In my first blog entry, I mentioned that I had read Dreyfus’ “On the Internet“, which I described as a:
…fascinating, philosophical and accessible tome that looked at the Internet and, in particular, distance learning in a critical and provocative way.
Oddly enough I went to see Dr David Starkey (“the rudest man in Britain“) who was guest of honour at my partner’s school. The school had just received humanities specialist status and Starkey was telling the audience, inbetween sips of red wine, that eduation had “saved him” and that learning should be a “pleasurable experience“. I say “oddly enough” because I could almost hear Hubert Dreyfus speaking through Starkey – maybe I had too much wine that night as well?
Anyway, even after re-reading chapter two, “How far is distance learning from education?“, I still stand by my initial statement (see above) in the respect that we do need more of these philosophical debates that look upon the 21st Century world and opens up those big issues of self, society, education, technology and identity. There is an awful lot of academic literature that tackles these issues within psychological, sociological, cultural, technological and educational dimensions and perspectives. What is lacking is work that covers the deeper essences surrounding these themes.
What is maddening about Dreyfus’ work is that it lacks the academic rigour that is usually expected from essays submitted by first year undergraduate students. This is plain for all to see. What’s not so obvious, to me at least, is Dreyfus’ “selective borrowing of past philosophers to support [his] arguments” and is quite rightly brought to task by the likes of Champion (2004) and Burbules (2002).
One of Dreyfus’ main issues with distant / online learning is that of “embodiment“. How can a student learn from a teacher without being physically in a classroom? How are they able to pick up on the most subtlest and intangible of stimuli if they are learning “at a distance“?
Champion (2004) notes an interesting Amazon review of Dreyfus’ “On the Internet“, which is allegedly written by one of Dreyfus’ former students (Geoffrey Cain) who says:
I took one of Dreyfus’ classes at Berkeley as an undergraduate and I never got to talk to him, there was no face to face learning. If you feel that the lecture method is the only way to learn, then the internet is not for you. If you want to feel like a “disembodied presence” go take a class at Berkeley as an undergrad.
Over the past 10 weeks on this course, I have had adventures in Skype, Second Life, pbWiki, Web 2.0 and WebCT; not to mention my past adventures in e-Mail, MSN Messenger, Blackboard, Discussion Forums and host of social networking and dating sites – yes, I am a former user of online dating sites. In all of these environments, and contrary to Dreyfus’ beliefs, I have never felt disembodied. I have never felt alone, despite my own personal belief that we are creating new forms of isolationism using this technology (which we can trace back to the early days of radio and television).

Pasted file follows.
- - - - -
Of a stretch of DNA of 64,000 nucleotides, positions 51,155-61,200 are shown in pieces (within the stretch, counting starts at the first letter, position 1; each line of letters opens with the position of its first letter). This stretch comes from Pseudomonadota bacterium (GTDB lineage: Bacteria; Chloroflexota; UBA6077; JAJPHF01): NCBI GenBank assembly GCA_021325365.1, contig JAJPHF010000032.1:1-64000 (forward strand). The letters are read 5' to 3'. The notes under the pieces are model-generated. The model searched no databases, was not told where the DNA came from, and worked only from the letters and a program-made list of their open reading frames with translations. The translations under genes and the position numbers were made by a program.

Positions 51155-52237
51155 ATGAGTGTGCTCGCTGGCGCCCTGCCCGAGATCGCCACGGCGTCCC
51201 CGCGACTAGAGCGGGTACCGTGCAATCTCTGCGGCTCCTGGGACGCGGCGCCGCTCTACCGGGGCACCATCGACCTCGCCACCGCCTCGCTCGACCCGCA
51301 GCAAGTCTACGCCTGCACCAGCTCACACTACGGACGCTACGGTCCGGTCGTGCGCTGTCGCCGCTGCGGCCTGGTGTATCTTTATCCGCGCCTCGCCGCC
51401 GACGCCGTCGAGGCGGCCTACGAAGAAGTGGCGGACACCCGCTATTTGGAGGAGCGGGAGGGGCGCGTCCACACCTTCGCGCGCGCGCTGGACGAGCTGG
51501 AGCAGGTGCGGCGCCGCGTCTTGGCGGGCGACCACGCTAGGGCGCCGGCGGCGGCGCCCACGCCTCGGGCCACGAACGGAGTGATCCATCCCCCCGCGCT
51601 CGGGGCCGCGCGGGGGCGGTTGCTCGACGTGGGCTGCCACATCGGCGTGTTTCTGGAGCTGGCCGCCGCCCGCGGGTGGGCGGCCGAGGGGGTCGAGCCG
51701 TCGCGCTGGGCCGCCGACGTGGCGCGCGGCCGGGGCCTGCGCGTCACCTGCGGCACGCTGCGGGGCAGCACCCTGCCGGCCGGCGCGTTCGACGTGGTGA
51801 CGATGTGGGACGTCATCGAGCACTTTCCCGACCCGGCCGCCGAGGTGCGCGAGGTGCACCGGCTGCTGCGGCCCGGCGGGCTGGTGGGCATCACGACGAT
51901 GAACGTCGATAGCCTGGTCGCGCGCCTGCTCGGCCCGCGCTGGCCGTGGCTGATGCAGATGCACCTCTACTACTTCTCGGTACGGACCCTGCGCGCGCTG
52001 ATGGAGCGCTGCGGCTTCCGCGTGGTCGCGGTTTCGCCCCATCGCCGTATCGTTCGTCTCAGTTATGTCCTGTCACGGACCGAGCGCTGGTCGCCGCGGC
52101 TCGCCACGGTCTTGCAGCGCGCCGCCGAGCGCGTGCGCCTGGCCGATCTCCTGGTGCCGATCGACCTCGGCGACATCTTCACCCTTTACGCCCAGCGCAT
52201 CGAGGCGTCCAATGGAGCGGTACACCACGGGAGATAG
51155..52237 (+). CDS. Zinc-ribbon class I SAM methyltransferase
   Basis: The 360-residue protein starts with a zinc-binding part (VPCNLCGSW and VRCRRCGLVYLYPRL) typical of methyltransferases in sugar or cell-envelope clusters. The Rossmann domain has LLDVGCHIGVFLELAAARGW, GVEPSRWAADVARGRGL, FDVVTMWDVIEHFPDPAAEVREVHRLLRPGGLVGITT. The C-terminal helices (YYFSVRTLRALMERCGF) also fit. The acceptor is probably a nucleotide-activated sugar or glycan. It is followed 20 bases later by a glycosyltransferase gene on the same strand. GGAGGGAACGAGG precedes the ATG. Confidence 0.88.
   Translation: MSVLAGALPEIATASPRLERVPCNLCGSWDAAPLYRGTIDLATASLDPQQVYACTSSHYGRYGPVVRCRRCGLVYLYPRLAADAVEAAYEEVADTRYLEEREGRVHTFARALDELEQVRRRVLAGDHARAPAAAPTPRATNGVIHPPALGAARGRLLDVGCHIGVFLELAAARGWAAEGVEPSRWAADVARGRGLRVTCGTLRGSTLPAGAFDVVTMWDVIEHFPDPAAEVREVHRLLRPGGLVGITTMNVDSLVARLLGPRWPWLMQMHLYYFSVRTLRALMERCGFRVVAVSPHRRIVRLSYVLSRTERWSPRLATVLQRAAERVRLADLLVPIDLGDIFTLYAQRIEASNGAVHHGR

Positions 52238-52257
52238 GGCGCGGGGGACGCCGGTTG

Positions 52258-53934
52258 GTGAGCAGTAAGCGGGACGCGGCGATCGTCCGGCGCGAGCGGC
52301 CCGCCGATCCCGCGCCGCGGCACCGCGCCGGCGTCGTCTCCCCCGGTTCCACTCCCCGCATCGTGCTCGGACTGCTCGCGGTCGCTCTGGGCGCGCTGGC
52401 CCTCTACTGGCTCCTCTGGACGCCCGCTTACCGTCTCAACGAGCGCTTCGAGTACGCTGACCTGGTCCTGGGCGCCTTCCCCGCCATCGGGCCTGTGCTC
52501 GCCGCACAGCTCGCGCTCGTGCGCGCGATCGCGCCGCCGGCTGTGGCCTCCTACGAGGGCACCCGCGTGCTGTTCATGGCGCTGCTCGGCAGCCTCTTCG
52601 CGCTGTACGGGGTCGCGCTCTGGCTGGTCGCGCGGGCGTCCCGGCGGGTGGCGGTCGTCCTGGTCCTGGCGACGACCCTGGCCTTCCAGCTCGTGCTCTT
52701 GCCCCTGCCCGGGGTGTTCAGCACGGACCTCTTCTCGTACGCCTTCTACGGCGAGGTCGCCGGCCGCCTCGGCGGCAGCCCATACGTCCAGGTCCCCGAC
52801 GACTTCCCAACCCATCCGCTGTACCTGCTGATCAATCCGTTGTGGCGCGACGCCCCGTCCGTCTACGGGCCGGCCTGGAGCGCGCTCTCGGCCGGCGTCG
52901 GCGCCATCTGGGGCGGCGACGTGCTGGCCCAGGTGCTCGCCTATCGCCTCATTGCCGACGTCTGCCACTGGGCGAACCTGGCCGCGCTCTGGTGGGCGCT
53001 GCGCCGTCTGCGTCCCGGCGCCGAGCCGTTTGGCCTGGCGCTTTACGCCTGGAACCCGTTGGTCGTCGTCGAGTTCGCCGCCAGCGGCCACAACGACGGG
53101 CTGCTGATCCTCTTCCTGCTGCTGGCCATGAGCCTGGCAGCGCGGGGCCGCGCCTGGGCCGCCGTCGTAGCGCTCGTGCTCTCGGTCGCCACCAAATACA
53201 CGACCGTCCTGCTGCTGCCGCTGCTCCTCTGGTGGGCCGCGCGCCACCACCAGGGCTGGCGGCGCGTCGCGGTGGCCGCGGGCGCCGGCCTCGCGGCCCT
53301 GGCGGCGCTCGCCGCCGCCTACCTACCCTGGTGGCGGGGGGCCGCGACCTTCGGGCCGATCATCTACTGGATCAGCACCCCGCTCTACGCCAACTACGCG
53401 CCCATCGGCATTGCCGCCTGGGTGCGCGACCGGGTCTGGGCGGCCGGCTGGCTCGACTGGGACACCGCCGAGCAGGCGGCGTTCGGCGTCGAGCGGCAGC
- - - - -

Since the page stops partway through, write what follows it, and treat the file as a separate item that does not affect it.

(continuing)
As my fellow students have articulated this week; embodiment, risk and involvement has been brought about by the power of the written word on the screen; an emotional attachment towards the course and the people that populate it; a yearning to learn more; and a keen imagination – it is not held together by a teaspoon and pieces of string, nor smoke and mirrors.
Like OU psychology undergraduate, Kieran Lee Marshall, in Katbamna’s (2007) article: I am not a student ID number – I am a fully embodied human being.
Blake, N., (2002). Hubert Dreyfus on Distance Education: relays of educational embodiment. Educational Philosophy and Theory, 34(4), pp. 379-385.
Burbules, N.C., (2002). Like a Version: playing with online identities. Educational Philosophy and Theory, 34(4), pp. 387-393.
Champion, E.M., (2004). The Internet and Its Enemies: A Critique of ‘On the Internet’. Computers and Society, 32(8). [online]. Available at: https://www.vle.ed.ac.uk/webct/RelativeResourceManager/Template/readings/DigitalSocietyanditsEnemies.htm [Accessed 22 November 2007].
Dreyfus, H.L., (2001). On the Internet. London: Routledge.
Katbamna, M., (2007). Open (almost) All Hours. The Guardian [online]. Available at: http://education.guardian.co.uk/egweekly/story/0,,2201273,00.html [Accessed 22 November 2007].
Turkle, S., (1997). Life on the Screen: Identity in the Age of the Internet. London: Phoenix.